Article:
The Chicago Cubs made history and it was not with a World Series win, yet. The Cubs managed to eliminate their arch-rival St. Louis Cardinals and win a postseason series victory at home for the first time ever.
With the Cubs up 2-1 in the series, Jason Hammel was chosen to start Game 4 of the National League Division Series (NLDS) against a short-rested John Lackey. Lackey, who shut out the Cubs for almost eight innings in Game 1 tried to reproduce the same type of performance, but this time the Cubs were ready.
Hammel started off the first inning giving up a two-run homer to Stephen Piscotty, but in the second inning with two outs and runners on first and second, Hammel redeemed himself by singling up the middle to score Starlin Castro, which cut the Cardinals’ lead down to one. Javier Baez then stepped up to the plate and cracked an opposite field home run on a first pitch fastball, giving the Cubs a 4-2 lead.
The scoring would go silent for the third, fourth and fifth inning. In the sixth the Cardinals attempted their comeback. Jason Heyward singled off of pitcher Travis Wood and Jhonny Peralta did the same off of Trevor Cahill, who came in to relieve Wood. Then, with two outs and two on, backup catcher Tony Cruz, playing for the injured Yadier Molina, doubled and scored Heyward making the score 4-3. Brandon Moss then pinch-hit for pitcher Adam Wainwright and singled to right scoring Peralta. Cruz would try to score as well but Jorge Soler would gun him down at the plate for the last out of the inning, leaving the score tied at four.
In the bottom of the sixth, first baseman Anthony Rizzo responded to the Cardinals’ runs by crushing a homer to deep right field off reliever Kevin Siegrist, making it a 5-4 game. The score would remain the same until the bottom of the seventh when Kyle Schwarber went up to the plate and blasted a 419ft moonshot home run to deep right field — landing on top of the Cubs’ new scoreboard. The Cubs decided to preserve the ball with a plexiglass encasing and leave it there until the end of the playoffs as a ovation to the home run.
After a silent eighth inning, it was closing time. With Cub fans cheering and their hearts pounding, Hector Rondon came on in the ninth inning and closed out the game, striking out Piscotty with a slider in the dirt, securing the Cubs’ first ever postseason series victory at Wrigley Field.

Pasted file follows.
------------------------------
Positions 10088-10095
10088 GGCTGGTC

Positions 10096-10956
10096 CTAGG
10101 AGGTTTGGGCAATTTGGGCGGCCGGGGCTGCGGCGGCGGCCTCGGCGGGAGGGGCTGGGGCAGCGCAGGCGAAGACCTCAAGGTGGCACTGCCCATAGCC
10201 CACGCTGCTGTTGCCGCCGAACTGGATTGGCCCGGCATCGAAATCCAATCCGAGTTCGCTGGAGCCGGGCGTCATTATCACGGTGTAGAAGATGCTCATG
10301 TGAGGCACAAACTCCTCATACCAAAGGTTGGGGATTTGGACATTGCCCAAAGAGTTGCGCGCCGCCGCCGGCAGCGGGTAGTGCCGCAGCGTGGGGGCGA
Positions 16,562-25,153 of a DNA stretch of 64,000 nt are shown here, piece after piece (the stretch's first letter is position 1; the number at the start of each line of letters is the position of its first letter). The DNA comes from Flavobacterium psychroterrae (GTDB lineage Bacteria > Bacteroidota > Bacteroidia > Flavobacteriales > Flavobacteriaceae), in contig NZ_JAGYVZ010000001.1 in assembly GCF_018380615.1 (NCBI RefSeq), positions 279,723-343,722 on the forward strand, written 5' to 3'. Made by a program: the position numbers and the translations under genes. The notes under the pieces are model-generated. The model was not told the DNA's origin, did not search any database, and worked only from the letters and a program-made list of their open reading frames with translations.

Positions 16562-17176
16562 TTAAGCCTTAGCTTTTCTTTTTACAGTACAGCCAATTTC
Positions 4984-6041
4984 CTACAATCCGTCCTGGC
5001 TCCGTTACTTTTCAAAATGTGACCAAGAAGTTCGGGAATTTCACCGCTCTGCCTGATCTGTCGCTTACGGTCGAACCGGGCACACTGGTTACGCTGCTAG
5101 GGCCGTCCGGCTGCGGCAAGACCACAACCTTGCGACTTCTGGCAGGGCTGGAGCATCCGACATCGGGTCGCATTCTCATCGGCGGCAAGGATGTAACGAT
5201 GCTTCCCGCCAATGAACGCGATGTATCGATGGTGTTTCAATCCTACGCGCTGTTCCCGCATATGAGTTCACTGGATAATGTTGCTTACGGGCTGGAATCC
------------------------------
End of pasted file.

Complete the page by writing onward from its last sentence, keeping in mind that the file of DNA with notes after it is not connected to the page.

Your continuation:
This amazing baseball story, not just this game but the Cubs’ season in general, is something very important and it’s crucial that we take these moments in as baseball fans – especially as Cubs fans.
Why? Because is history in the making. It probably feels surreal right now, considering the fact that these kinds of things never happen to the Chicago Cubs. That’s the great thing about it; the Cubs are metamorphosing from the “lovable losers” into the lovable winners.
“I’m holding onto the memories right now,” said catcher David Ross. “I’m holding onto each moment that I’m never going to get back. So I want to take it in. I want to enjoy it. I want to relish it, for these guys but for myself, too. It just doesn’t happen every day. It doesn’t happen where you change the culture in an organization, a clubhouse and a city, where all of a sudden, winning is expected. That doesn’t happen every day. And that’s what’s happening here.”
After a century of losing and being let down, Cubs fans all over the world are beginning to believe “#WeAreGood.” There is no room or need for negativity, no time for thinking the Cubs can’t contend with a specific team. There is only room for positive thinking because this team has shown they can overcome adversity and withstand any pressure placed upon them.
Let there be more W flags placed around the city of Chicago and the state of Illinois. Let there be more home runs that require helicopters to find missing baseballs. Let Cubs fans continue to hear the Go Cubs Go song from miles away. Let the Back to the Future prophecy come to fruition. Let us cheer our Chicago Cubs on to a World Series championship.